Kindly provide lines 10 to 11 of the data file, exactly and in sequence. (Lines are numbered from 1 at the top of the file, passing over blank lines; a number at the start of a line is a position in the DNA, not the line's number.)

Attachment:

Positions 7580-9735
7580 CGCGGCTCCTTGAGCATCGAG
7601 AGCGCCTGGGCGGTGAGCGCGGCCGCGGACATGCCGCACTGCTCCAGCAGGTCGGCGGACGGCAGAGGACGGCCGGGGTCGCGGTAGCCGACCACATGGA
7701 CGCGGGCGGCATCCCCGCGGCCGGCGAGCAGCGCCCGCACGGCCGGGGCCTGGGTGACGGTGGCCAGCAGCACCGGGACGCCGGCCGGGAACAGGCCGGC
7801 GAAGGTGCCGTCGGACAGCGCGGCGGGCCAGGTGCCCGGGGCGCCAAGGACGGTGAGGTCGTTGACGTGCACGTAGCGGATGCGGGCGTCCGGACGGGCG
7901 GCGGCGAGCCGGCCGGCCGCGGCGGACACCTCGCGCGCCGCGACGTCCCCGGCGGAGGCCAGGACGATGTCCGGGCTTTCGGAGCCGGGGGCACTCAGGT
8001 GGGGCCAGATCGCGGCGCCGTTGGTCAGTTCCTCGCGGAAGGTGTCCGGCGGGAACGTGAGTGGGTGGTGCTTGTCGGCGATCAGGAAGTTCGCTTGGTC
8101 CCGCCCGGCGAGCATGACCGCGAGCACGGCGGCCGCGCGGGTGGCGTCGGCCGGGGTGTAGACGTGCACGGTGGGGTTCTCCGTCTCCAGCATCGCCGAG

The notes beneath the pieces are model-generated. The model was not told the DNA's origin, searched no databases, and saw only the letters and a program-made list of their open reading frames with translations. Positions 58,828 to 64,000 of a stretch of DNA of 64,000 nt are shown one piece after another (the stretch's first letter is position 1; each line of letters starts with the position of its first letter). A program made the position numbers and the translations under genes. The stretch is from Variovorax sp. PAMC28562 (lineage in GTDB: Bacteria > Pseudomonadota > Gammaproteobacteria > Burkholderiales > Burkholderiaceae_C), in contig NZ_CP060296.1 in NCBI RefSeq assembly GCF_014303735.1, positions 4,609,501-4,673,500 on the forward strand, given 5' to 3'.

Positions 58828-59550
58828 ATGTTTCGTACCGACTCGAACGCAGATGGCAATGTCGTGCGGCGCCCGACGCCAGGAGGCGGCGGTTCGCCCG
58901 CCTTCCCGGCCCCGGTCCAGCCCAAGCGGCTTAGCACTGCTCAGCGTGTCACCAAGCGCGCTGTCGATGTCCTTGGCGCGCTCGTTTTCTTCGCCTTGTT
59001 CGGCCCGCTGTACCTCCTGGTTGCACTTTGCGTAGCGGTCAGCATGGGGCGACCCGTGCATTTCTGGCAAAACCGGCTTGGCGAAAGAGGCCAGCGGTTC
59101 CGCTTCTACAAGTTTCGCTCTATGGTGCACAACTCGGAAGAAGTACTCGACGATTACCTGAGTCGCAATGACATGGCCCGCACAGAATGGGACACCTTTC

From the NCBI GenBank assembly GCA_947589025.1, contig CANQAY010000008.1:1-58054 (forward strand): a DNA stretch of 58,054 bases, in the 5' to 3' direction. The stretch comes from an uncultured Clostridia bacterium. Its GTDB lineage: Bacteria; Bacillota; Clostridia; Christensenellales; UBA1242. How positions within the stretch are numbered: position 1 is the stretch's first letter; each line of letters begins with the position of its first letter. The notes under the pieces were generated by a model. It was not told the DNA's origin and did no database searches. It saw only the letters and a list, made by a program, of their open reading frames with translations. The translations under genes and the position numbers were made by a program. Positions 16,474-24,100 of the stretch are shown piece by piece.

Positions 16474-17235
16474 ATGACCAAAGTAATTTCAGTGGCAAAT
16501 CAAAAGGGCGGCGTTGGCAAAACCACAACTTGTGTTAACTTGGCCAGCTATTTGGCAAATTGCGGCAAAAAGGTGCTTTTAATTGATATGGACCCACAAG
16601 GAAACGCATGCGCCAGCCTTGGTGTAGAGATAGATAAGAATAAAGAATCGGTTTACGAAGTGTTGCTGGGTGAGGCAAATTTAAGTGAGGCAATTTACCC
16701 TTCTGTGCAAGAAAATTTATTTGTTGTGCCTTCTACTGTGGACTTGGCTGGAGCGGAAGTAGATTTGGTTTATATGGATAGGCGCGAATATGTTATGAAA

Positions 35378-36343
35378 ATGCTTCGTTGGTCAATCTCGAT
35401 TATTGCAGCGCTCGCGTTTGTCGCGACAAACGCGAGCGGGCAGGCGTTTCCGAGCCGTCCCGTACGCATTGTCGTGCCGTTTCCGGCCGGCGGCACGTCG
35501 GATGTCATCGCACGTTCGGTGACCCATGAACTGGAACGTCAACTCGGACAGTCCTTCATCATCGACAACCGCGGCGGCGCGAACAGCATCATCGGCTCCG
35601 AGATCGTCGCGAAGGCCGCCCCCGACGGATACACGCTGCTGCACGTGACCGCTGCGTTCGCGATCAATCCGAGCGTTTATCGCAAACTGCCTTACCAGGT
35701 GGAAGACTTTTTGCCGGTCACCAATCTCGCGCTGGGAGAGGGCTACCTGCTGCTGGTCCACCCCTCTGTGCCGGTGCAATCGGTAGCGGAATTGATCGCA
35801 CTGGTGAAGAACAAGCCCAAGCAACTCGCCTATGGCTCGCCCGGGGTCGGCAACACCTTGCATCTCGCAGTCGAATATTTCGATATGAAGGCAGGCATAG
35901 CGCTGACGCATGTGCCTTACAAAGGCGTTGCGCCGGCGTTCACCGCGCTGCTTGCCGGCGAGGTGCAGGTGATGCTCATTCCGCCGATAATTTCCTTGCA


Positions 58828-59550
58828 ATGTTTCGTACCGACTCGAACGCAGATGGCAATGTCGTGCGGCGCCCGACGCCAGGAGGCGGCGGTTCGCCCG